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'Merry Christmas Cooking'
Christmas is a season we want to share with others, with gifts, good company and delicious food. Cooking is a favourite pastime for many of the people with disabilities we work with. Merry Christmas Cooking is their gift to you – a downloadable recipe book and recipe cards, sharing favourite Christmas recipes from our community.
Welcome to Merry Christmas Cooking
We’re delighted to share some celebrities’ favourite recipes here, with a spicy dish from top chef Tony Singh and a yummy Spiced Parsnip Soup with Bramley Apple from the TV cooks, the Tanner brothers.
Meet James and Matt
Matt and James live at Livability Horizons, our residential service in Poole which prepares young adults with disabilities for adult life. Matt uses a communication tablet and James is verbal. Here’s what they told us about learning to cook …
Why do you like cooking?
Matt: Cooking makes me happy.
What cooking skills have you learned?
Matt: Mixing food [ingredients] together.
James: Rolling pizza dough and kneading it.
What do you enjoy cooking and eating?
James: I like flavours like peperoni and sausage. I like making pizzas and I like learning new recipes.
Matt: I like sweet foods rather than savoury, so I like making cakes and I very much enjoy eating them.
Do you enjoy sharing the end result with friends?
James: I like sharing food with everyone because then everyone gets to try my new recipes.
Matt (laughing): I don’t share the food I make as I like it too much!
Would you like to do more cookery?
James: I’d like to research more recipes and try them.
What other interests would you like to pursue?
Matt: I’d like to do more English lessons at school next year.
James: I’d like to improve my photography and to learn how to make pasta.
Northumberland's Boozy Christmas Cake
227g unsalted butter
227g Caster Sugar
4 large eggs
200g plain flour
450g Dried fruit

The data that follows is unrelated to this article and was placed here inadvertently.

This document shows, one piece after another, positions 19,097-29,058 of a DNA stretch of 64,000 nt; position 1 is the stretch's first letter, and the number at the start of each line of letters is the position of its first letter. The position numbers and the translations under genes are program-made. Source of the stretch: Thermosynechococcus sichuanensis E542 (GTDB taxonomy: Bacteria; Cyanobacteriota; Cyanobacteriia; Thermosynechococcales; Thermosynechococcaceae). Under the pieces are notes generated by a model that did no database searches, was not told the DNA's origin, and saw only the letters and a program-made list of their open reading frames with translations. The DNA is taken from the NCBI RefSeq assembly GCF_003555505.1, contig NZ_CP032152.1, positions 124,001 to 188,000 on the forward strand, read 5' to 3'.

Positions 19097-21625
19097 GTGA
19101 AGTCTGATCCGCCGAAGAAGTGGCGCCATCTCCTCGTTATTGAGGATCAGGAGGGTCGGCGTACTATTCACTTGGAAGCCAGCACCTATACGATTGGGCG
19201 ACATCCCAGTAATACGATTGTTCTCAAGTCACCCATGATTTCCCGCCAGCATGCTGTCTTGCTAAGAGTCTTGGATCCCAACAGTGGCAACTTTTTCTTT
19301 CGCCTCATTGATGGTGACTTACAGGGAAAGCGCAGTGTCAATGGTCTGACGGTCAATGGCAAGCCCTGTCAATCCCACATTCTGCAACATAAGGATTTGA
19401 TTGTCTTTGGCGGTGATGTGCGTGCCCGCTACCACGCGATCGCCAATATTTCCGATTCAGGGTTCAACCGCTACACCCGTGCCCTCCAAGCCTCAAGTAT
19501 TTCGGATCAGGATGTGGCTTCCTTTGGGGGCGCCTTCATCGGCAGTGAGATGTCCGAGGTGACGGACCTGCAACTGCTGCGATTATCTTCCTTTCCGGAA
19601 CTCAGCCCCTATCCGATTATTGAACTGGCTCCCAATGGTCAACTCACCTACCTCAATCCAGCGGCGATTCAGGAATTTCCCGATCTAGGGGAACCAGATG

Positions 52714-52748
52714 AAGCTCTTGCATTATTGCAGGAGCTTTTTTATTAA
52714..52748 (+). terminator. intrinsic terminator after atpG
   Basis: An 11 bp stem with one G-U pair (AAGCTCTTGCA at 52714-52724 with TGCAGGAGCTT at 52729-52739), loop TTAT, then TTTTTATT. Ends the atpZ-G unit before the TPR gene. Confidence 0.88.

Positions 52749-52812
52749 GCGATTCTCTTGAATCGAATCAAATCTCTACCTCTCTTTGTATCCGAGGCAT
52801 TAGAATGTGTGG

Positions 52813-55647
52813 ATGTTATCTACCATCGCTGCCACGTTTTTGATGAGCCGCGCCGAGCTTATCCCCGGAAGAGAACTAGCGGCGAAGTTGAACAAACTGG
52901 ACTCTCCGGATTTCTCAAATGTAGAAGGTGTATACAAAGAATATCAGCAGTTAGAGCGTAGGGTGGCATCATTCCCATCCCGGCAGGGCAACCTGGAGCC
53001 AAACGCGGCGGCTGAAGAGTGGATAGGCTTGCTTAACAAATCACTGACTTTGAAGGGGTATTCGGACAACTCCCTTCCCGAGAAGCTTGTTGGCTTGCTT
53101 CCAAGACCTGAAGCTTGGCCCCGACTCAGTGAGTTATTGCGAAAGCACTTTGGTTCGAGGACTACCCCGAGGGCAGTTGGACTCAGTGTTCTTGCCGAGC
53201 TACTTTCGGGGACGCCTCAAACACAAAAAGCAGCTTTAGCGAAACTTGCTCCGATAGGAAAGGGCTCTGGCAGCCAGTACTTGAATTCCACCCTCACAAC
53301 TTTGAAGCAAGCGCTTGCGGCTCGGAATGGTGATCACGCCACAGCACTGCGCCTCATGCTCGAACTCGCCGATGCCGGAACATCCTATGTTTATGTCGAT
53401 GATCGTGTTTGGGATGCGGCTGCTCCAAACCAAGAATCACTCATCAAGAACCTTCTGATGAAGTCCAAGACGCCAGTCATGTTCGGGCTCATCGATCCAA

60g glace cherries, 60g flaked almonds, 60g ground almonds
½ teaspoon mixed spice
1 dessert spoon orange marmalade.
2tbsp Dark spirits and 2 tbsp. for soaking.
Livability North East Gammon Brie Cranberry Tart
What difference does gaining a skill make to the people we support?
We work with people with a wide range of abilities. Learning new skills in the kitchen is popular because it’s very accessible and builds independence. It’s all part of the learning and development of a range of lifeskills which Livability sees as an essential ingredient in excellent disability care.
Livability staff focus on what someone can achieve in the kitchen and enable them to learn new skills wherever they can. For some, this could be as simple as learning to make hot drinks safely for themselves and friends, or stirring up ingredients; for others, it could be choosing and following recipes successfully, with minimum support. We refuse to have low expectations of people with disabilities but instead work together with the people we support to develop their potential.
This Christmas, our campaign is highlighting the difference that the opportunity to try new things and learn new skills makes to the lives of people with disabilities. As CEO, I’m awed by the dedication and often sheer grit that people we support put in, to overcome profound disability and push their own boundaries in learning. Our staff are a big part of this too, working closely with individuals to make learning happen.
Sally Chivers, CEO, Livability
Support our Sensory Toys Appeal
Children like Ella with complex disabilities need your support to help provide the sensory equipment and toys she depends on.
Many tasks can be done with some adaptation to make the process accessible. I've just been working with 61 year-old Mike, who is now cooking in his wheelchair, at a kitchen table, with al electric wok and a slow cooker and he's having the time of his life!